Altay Goyushov, Dr.
Professor of History
Baku Research Institute
Born in 1965 in Baku
Studied History at Azerbaijan State Pedagogical University (then Azerbaijan State Pedagogical Institute) and Baku State University
Dashed Hopes for Democracy: the History of Post-Soviet AzerbaijanIn 2021, Azerbaijan will celebrate 30 years of independence, which this young nation gained after the fall of the Soviet Union. During these years, Azerbaijan has gone through various transformations and landed somewhere that could not have been imagined in the early years of independent life. Once touted as the first Muslim democracy in the world, Azerbaijan has become the first post-Soviet nation to establish a dynastic family rule. Instead of liberal democracy, a consolidated authoritarian regime has emerged from the ashes of the Soviet Union.
What were the internal dynamics and external factors that paved the way to this failure? What should be blamed: the Soviet legacy, Islamic culture and identity politics, corrupt elite and rulers, geography and geopolitics, or a complicated combination of all of the above? The purpose of my project is to try to answer these questions, i.e., to write an account of post-Soviet Azerbaijani history.
Given the current political climate in Azerbaijan and particularly the regime's control of universities, publishing houses, and intellectual activities, it is nearly impossible to publish objective accounts of Azerbaijani history inside the country. While all humanities disciplines are strongly controlled by the state and are used as ideological tools in state propaganda, history is increasingly the most restricted of these fields. It is used as a primary ideological tool in state propaganda, and the government does not tolerate any interpretations of the nation's history other than the official one, which was changed and adapted to the ideological preferences of the ruling Azerbaijani elite after the collapse of the Soviet Union.
However, there is great interest and even demand for an impartial account of events of the last 20 to 30 years in Azerbaijan, especially among the young generation, who have grown up during the last couple of decades. These young people are hungry to read accounts of national history different from the state's version. As a historian well known in the country, I have personally received many letters and messages asking me to write this history. In fact, these requests are among the primary reasons why I decided to embark on this difficult, probably controversial, but greatly needed task.
Goyushov, Altay. "Die Beziehungen zwischen Sowjetstaat und Islam im Aserbaidschan der 1920er- und 1930er-Jahre." In Repression, Anpassung, Neuorientierung: Studien zum Islam in der Sowjetunion und dem postsowjetischen Raum, edited by Raoul Motika, Michael Kemper, and Anke von Kügelgen, 17-62. Wiesbaden: Reichert, 2013.
-. "Islam and Islamic Education in the Soviet and Independent Azerbaijan." In Islamic Education in the Soviet Union and Its Successor States, edited by Michael Kemper, Stephane Reichmuth, and Raoul Motika, 168-222. Abingdon, Oxon: Routledge, 2010.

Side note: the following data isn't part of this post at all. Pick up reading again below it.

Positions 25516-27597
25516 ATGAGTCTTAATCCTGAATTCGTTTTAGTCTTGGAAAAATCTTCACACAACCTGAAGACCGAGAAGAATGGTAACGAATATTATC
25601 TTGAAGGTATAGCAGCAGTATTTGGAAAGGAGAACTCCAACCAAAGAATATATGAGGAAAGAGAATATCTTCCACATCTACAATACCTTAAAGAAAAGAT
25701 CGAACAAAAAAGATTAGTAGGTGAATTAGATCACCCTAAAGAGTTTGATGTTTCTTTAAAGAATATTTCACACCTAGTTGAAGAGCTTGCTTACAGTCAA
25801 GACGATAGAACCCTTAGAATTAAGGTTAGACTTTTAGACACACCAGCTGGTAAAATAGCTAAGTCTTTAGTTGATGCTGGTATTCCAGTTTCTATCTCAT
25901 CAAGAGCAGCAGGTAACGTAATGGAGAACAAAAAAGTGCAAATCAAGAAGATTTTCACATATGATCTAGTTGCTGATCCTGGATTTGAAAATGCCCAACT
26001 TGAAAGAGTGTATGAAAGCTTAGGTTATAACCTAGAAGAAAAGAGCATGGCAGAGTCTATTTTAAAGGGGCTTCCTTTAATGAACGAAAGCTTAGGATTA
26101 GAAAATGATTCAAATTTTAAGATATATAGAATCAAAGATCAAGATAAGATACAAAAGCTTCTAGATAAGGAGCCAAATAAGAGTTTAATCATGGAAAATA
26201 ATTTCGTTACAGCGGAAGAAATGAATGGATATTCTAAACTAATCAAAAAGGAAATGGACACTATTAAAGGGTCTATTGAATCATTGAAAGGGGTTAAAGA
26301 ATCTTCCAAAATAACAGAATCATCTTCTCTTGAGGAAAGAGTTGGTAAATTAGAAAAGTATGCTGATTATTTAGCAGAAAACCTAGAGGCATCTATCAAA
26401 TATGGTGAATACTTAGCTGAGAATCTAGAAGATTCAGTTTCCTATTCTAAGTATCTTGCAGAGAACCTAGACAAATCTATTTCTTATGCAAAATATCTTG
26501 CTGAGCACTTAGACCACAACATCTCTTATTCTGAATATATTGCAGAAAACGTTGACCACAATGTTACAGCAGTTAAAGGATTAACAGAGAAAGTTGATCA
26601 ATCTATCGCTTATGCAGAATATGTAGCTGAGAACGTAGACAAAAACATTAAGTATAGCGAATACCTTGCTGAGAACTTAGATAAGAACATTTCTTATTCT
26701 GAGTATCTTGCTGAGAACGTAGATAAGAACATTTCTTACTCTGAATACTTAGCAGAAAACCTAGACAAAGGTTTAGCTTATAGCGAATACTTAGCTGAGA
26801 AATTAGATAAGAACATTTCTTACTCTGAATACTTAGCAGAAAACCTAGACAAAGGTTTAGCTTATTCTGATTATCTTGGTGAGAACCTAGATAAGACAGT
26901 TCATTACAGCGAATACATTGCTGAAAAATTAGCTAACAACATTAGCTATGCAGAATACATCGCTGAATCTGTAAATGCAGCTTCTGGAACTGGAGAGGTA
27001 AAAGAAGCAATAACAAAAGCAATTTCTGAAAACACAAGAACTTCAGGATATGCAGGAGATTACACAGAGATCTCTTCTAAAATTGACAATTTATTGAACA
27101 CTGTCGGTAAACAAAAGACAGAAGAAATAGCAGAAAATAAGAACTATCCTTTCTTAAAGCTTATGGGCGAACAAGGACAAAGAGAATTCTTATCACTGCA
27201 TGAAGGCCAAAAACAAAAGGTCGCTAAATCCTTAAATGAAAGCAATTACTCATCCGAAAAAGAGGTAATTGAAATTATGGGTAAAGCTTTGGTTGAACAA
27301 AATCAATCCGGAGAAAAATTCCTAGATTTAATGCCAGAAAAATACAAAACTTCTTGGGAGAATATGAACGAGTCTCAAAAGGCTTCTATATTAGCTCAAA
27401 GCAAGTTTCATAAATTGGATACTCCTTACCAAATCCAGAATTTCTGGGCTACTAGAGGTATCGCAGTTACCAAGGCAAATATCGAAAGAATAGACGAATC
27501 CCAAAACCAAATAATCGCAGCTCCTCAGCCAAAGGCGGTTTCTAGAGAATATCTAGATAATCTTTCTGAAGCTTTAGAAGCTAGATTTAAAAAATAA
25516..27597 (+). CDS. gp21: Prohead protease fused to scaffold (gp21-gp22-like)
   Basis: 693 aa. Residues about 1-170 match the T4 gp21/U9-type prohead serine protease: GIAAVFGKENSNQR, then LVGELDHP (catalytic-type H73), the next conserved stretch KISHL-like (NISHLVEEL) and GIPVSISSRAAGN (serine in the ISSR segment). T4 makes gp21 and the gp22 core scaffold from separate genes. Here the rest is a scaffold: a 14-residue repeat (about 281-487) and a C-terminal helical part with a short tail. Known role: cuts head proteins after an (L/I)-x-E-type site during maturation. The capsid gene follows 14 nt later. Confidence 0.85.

-. "Islamic Revival in Azerbaijan." In Current Trends in Islamist Ideology, vol. 7, edited by Hillel Fradkin, Husain Haqqani, Eric B. Brown, and Hassan Mneimneh, 66-81. Washington DC: Hudson Institute, 2008.
Tuesday Colloquium, 14.01.2020
The Rise and Decline of an Imagined Community: Azerbaijan
In his influential work titled "Imagined Communities: Reflections on the Origin and Spread of Nationalism", the Irish political scientist Benedict Anderson wrote, "Communities are to be distinguished, not by their falsity/genuineness, but by the style in which they are imagined."
Alexandre Bennigsen, a prominent Russian-French historian of Islam in the Soviet Union, wrote in a paper prepared for the Kennan Institute during the Cold War that the "culturally independent, economically prosperous (...) Azerbaijani community developed a strong national consciousness that became manifest in the early years of the 20th century in the emergence of a powerful and sophisticated national movement". After the fall of the monarchy in Russia, during World War One, this national movement produced the so-called first Muslim parliamentary democracy in Azerbaijan. However, the brief period of independence ended with the Soviet expansion into the region in 1920-21. Yet, the nation-building process continued under the Communist state as a part of the Soviet "Korenisazija" (nativization, literally "putting down roots") policy. In 1991, after the breakup of the Soviet Union, Azerbaijan regained its independence. But unlike the glorified Democratic Republic of the early 20th century, after a decade of independence, at the beginning of the 21st century, Azerbaijan was transformed into the first and so far the only dynastic autocracy in the post-Soviet space, preserving a republican form of government only in its name and pro-forma institutions.
Both in the early twentieth century and during the protests of the late 1980s and early 1990s, the movements for independence in Azerbaijan were led by local, secular, nationalist intellectual elites. However, as we have seen above, the outcomes were strikingly different. The aim of my research is to show the key differences between two groups of elites: one shaped in pre-revolutionary Russia starting in the mid-19th century, and the other formed after World War Two under Soviet rule. I will do this with a chronological description of the main developments in the process of "imagining" and "inventing" the community. Among other things, I will analyze how the differences between these two groups of elites shaped the rise of republicanism in early 20th century and the emergence of dynastic authoritarianism after the fall of the USSR.